Lots of good ideas already given here to divert or minimize the greywater. The obvious direction they all point to is to use less water, especially when boondocking. Use as few dishes/glasses/etc as possible during the day, and wash all of it each evening (or less often) rather than after every meal. Try taking a sponge-bath instead of a shower. Brush your teeth with a small glass of water. Pretend that your freshwater supply has to last you twice as long as you've planned for. If you consciously think about living as lightly and conservatively as possible, you'll come up with all kinds of ways to reduce your trips to dump stations and garbage containers.
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Old 01-19-2012, 11:31 AM   #50
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A person could also take along a kids plastic swimming pool.

Dump the gray water in it and let the "SUN" evaporated most of it.

Then dump the rest down the toilet.

Andy
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Old 01-19-2012, 12:12 PM   #51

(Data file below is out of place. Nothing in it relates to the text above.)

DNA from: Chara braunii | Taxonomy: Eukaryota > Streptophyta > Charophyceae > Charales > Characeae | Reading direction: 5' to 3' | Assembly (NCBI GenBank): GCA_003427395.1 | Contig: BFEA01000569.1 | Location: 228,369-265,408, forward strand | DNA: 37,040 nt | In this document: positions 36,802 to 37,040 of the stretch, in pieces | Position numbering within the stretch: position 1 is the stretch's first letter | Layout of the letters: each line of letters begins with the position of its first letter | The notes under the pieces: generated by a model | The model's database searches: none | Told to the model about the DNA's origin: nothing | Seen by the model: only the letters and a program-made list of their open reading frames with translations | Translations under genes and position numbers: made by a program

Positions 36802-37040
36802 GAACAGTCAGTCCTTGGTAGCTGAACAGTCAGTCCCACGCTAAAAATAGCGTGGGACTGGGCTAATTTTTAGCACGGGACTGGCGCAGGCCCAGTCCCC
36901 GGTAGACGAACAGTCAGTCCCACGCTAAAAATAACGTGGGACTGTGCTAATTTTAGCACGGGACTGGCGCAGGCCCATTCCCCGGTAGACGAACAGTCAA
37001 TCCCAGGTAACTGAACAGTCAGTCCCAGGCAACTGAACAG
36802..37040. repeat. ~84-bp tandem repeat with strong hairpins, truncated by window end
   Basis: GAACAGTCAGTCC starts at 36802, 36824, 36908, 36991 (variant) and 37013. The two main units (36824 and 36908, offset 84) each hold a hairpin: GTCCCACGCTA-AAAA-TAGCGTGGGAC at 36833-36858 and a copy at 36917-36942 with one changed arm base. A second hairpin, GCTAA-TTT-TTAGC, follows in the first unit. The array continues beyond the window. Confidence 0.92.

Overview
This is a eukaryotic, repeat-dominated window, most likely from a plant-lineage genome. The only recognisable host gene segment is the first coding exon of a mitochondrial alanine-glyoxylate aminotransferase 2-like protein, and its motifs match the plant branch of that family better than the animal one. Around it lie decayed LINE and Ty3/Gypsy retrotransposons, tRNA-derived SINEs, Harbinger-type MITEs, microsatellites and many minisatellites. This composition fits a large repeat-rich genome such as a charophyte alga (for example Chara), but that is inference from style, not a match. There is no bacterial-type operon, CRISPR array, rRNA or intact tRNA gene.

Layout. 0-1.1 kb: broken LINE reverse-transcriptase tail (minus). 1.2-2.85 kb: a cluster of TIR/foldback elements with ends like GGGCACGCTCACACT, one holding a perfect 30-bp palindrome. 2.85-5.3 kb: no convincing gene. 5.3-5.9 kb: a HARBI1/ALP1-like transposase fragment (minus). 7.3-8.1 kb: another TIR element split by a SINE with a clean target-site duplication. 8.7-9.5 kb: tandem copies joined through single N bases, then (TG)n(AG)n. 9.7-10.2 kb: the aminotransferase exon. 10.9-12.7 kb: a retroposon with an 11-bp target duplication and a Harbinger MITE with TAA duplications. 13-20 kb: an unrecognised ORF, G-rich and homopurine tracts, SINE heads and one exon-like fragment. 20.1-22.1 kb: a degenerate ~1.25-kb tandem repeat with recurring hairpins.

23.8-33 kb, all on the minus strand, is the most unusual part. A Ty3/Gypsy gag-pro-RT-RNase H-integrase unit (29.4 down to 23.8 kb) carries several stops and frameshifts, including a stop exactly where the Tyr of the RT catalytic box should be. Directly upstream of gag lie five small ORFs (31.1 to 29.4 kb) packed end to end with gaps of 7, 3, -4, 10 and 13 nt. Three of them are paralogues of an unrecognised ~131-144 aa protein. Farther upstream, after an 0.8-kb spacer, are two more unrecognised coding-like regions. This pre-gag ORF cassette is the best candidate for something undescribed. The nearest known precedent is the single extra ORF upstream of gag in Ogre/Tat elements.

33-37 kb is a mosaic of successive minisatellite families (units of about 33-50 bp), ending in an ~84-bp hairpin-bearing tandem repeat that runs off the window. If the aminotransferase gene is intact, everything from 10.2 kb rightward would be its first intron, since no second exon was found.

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Sure, there's context for everything. If I was in a protected desert situation that prevented water from being dumped, or some weird ecological preserve that was delicately balanced in ph that would be affected if I were to dump the gray water, of course I would respect that, however the likelihood that such a delicate system would allow me to drive my trailer on top of it would be unlikely.
Actually, it wouldn't have to be a desert. Not to beat a dead horse, but... Many alpine and other forested environments are very finely balanced, for instance, as are meadows. The addition of a lot of water and nutrients that they wouldn't normally get at a time they wouldn't normally get it can be troublesome, in terms of things like overgrowth, freezing, and more. Environments are both a lot more sturdy and a lot more delicate than we realise, often at the same time.